I had my first colonoscopy after the birth of my daughter. My digestive system was all out of whack. Just to make sure that I didn’t have anything major going on, my doctor ordered the colonoscopy. I really had no idea what to expect. It just felt like every time I mentioned the word colonoscopy, people made a face or grunted, and would make comments like, “Good luck with that.” I really didn’t understand what all that was about until I started the prep and, yeah, it was not that fun…but it’s necessary. March is Colorectal Cancer Awareness Month and a great time to check in with Janice Rafferty, MD
, from The Christ Hospital Physicians - Colon & Rectal Surgery.
What is the recommended age to get a colonoscopy?
I had my first colonoscopy as a part of medical issue that I was having, but I learned from Dr. Rafferty that the average age you should start getting regular colonoscopies is 45. It was just lowered from 50 recently by American Cancer Society. The recommended age to begin getting them for African Americans has usually been 5 years earlier.
Colon cancer is unfortunately on the rise amongst younger people, and that’s the reason the screening age recommendation has been lowered to 45. Dr. Rafferty said, “The reason for younger people being diagnosed is not completely clear. It may be the availability of colonoscopy, patients paying more attention to their bowel habits and seeking help with problems…or triggers in the environment that incite abnormal growth of abnormal cells in the colon and other places.”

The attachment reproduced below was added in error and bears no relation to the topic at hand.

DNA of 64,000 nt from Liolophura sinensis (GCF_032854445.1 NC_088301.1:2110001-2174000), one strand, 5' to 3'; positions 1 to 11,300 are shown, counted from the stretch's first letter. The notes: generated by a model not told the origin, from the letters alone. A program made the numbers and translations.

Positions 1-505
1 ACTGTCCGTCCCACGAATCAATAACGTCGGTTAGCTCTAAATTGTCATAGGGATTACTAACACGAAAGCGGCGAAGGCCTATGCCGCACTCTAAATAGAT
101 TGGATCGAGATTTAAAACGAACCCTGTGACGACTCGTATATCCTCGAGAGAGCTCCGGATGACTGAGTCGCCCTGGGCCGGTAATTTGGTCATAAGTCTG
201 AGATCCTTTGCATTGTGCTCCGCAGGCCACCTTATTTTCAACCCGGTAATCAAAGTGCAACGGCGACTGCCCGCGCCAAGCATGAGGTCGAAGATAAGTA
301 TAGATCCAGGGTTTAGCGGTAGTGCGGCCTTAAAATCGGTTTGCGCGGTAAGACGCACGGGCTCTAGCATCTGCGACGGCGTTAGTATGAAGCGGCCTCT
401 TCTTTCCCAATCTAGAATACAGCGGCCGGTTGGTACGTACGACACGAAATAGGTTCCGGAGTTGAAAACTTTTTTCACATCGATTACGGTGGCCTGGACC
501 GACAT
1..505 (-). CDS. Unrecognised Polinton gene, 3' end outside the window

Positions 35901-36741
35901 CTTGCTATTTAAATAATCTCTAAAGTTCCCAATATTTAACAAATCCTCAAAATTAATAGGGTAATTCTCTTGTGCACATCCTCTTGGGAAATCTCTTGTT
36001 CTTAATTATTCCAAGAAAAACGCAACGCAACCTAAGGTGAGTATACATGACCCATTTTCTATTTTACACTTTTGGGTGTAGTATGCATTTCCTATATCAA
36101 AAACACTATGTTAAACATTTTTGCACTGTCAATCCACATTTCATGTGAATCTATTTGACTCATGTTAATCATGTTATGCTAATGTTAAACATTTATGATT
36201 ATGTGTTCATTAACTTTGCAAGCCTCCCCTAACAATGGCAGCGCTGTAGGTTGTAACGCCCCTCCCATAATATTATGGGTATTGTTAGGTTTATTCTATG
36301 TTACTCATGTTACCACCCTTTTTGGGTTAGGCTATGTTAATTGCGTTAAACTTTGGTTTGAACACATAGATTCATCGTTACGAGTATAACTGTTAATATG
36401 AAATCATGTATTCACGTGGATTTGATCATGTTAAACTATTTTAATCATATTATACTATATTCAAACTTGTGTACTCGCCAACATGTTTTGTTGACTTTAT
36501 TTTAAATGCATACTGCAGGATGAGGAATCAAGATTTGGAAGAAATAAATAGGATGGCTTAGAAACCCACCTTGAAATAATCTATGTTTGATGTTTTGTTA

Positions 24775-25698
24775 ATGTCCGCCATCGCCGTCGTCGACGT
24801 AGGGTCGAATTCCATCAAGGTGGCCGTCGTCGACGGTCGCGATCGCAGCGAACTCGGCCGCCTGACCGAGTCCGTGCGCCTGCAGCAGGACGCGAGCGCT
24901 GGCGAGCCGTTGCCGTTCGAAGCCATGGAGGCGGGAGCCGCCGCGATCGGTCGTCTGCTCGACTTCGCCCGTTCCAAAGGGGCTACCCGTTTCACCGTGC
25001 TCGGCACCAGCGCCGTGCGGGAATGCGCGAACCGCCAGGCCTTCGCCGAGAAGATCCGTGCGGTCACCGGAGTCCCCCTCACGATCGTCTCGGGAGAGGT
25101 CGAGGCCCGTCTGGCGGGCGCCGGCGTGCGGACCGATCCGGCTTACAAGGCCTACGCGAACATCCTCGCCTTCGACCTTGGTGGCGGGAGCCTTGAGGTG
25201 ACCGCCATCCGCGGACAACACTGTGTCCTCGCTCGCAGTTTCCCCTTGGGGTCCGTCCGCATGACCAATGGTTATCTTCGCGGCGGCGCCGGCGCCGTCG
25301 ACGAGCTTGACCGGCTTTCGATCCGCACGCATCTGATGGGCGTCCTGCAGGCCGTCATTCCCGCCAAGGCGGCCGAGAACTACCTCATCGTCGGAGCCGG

Prepping for the procedure
Unfortunately, I learned that the prep for the colonoscopy has not changed. Dr. Rafferty said that the prep is the worst part. No matter what medications you take, the result is lots of diarrhea, since the bowel has to be completely cleaned out. This allows the endoscopist to clearly see the lining of the colon. I laughed when she told me that the only things to make it easier are three-ply toilet paper and a nice barrier cream. Ha!
Going through the process of a colonoscopy really should be an entire day event. The procedure itself only takes 30-60 minutes. But signing in, getting an IV and post-procedure recovery make it a 2-3 hour stay in the endoscopy department. Most people have sedation for their procedure, and, as a result, cannot drive or make major decisions for the next 24 hours.
You may need a referral to get a colonoscopy, but it really depends on your insurance. In general, if you are 45 and your plan allows it, you should be able to call the gastroenterology office and ask to schedule an age-appropriate screening colonoscopy. If you are having symptoms of a problem—bleeding, pain, change in bowel habits, a call to your primary care physician is in order.Early detection is key
It is important to remember that the key to colon cancer prevention is early detection. Know your family history. If you have relatives with cancer in the colon, uterus, urinary system, or breast, you may be at increased risk for colon cancer. If you’re experiencing changes in bowel habits, discuss it with your primary care physician and ask specifically if a colonoscopy should be ordered.Learn more about colonoscopy at The Christ Hospital or find a gastroenterologist near you.